|Arla Wallace is an accounting professional with over 20 years experience. She spent several years working for both publicly-traded and private entities before founding her own business. Today she partners with small business owners so they can focus on operations while leaving the responsibility of staying on top of accounting tasks to her. She is a Certified Public Accountant (CPA) and a Certified ProAdvisor for Quickbooks Online.|
Managing Personal Finances
Do personal finances leave you feeling anxious? According to U.S. News and World Report, 40% of Americans find it hard to pay for household expenses. A core skill necessary to succeed in running a household is financial literacy. Yet, this skill is not taught in most primary or secondary schools. Fortunately, money management can be learned at any age and, like any other skill, will get better with practice.
Take Control of Your Money
While it’s normal to want more money, don’t let this desire control your life. Money has a purpose and is a tool that can help you provide for yourself and your family, and allow you to do the things you like to do. However, when you plan your life around money, it weighs heavily on your mental well-being and on your happiness. As such, know that it is possible to find peace with money at any income level and at any stage in life.
Get Finances in Order
To maintain greater control over personal cash flow, organizing your bills and establishing a system to keep track of due dates is helpful. Without organization, you may miss due dates or forget to make a payment. The negative effects of late payments can lower your credit score and make it more difficult to qualify for competitive loan rates and mortgages. Consider setting up automatic payments so bills are paid on time. Store your financial documents together in electronic files or on paper in an easy to find location. This will provide better access to both yourself and your beneficiaries in times of emergencies.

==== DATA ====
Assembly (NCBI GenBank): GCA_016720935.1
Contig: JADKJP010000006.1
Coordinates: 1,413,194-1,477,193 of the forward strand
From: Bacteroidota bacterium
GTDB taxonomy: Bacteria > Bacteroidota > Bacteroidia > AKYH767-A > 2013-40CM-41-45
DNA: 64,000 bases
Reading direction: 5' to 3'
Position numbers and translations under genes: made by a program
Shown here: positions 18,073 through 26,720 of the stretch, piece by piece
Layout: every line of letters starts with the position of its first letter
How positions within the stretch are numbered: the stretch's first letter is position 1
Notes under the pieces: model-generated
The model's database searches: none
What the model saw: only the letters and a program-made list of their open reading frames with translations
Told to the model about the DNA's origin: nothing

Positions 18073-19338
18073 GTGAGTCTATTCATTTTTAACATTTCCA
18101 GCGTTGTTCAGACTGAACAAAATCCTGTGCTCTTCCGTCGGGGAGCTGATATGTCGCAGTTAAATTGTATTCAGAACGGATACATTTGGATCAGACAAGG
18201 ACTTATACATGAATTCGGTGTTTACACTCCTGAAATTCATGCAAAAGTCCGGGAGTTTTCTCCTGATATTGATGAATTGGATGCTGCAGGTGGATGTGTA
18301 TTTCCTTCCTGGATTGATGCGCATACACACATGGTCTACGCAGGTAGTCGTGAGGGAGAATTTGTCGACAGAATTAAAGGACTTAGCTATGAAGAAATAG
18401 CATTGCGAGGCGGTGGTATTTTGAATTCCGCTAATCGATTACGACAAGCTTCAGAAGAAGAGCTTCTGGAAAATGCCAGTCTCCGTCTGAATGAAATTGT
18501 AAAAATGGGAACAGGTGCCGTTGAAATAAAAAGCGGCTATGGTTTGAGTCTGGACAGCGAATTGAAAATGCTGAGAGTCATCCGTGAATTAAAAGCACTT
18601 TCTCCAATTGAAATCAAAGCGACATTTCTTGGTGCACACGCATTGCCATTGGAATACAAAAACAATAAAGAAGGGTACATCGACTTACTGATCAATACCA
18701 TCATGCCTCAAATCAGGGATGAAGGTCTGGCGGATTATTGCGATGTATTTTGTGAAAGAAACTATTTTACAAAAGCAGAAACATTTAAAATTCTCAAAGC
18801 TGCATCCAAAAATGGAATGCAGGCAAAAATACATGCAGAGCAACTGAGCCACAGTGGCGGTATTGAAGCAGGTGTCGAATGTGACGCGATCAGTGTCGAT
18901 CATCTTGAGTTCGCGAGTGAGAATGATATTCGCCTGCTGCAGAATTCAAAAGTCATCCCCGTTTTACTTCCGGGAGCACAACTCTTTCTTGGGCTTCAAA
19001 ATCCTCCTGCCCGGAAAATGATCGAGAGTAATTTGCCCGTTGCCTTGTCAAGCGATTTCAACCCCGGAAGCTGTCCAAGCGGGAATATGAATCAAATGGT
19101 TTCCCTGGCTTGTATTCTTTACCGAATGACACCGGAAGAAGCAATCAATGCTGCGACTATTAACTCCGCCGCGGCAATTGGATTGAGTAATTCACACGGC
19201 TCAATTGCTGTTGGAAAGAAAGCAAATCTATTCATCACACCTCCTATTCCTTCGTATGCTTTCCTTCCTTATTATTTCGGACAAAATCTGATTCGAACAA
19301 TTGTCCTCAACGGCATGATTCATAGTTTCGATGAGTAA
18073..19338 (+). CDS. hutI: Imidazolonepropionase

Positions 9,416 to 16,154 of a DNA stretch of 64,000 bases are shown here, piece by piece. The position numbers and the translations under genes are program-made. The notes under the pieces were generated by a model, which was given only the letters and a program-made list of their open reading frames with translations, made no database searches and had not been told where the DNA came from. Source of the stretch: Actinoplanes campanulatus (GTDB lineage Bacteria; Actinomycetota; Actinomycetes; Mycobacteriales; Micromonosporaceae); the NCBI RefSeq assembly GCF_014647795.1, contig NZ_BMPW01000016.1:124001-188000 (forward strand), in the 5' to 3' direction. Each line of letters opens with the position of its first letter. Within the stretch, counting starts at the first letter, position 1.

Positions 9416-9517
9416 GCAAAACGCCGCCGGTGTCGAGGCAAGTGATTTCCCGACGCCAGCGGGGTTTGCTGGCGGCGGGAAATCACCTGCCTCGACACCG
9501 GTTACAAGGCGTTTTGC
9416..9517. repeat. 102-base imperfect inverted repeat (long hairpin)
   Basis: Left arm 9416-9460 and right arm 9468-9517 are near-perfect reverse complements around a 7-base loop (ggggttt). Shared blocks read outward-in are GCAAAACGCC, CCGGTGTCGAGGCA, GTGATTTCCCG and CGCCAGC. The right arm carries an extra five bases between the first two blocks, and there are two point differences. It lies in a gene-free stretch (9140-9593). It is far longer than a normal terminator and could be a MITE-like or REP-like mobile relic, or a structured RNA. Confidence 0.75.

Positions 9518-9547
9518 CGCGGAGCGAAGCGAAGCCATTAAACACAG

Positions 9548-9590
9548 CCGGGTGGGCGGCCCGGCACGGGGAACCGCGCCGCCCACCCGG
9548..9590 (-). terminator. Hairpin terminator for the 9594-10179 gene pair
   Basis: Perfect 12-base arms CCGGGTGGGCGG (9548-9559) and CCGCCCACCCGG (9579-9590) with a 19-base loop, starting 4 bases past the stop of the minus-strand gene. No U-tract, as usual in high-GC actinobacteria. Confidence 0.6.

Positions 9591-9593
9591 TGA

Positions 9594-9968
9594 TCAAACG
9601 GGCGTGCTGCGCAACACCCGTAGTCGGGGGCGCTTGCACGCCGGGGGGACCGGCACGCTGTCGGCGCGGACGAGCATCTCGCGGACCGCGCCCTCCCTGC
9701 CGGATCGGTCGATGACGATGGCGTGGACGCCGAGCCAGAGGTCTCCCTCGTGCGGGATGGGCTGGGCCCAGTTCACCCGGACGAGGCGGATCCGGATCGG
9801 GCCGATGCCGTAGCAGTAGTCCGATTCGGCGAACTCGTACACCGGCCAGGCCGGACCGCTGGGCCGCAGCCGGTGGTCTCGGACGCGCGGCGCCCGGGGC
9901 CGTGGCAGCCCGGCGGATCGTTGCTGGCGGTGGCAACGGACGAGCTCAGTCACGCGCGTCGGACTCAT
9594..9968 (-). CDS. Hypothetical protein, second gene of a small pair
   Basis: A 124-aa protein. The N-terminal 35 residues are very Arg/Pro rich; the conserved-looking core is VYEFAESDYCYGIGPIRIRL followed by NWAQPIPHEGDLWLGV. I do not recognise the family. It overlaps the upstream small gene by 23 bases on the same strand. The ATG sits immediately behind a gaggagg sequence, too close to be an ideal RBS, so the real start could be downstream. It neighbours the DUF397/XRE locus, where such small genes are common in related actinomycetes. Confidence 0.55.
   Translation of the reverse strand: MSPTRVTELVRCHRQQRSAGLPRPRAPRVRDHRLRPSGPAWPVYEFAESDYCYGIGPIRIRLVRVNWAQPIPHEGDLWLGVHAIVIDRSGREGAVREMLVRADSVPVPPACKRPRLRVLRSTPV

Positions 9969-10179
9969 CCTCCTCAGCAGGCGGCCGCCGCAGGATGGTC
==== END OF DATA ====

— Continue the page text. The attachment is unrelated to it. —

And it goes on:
Track Your Expenses
Analyzing your accounts (checking, savings, and credit cards) can help you identify spending habits. There are many apps available for smartphone users that can simplify the process of getting your information in a central place and categorizing purchases. And, you might not have to look far—check with your bank to determine if they have an App you can use and what expense tracking tools are available to you. Using the information you learn from your spending over a period of time can help you make changes for the future to control spending. Seek ways to lower discretionary spending, or even lower your higher fixed costs (housing, utilities, and automobiles) to help you spend less.
Set financial goals
Identify financial objectives you want to achieve currently as well as later in life. Examples include building an emergency fund, buying a home, paying for college, eliminating debt, saving for retirement, or planning for fun and travel. Assign a priority to each goal, set a timeline, and determine the amount of money that will be needed. Financial goals will look different from person to person; therefore, choose what is important to you so that you can decide how to save money as well as make adjustments over time when needed. Take time to review your financial goals annually to hold yourself accountable and help you get where you want to be.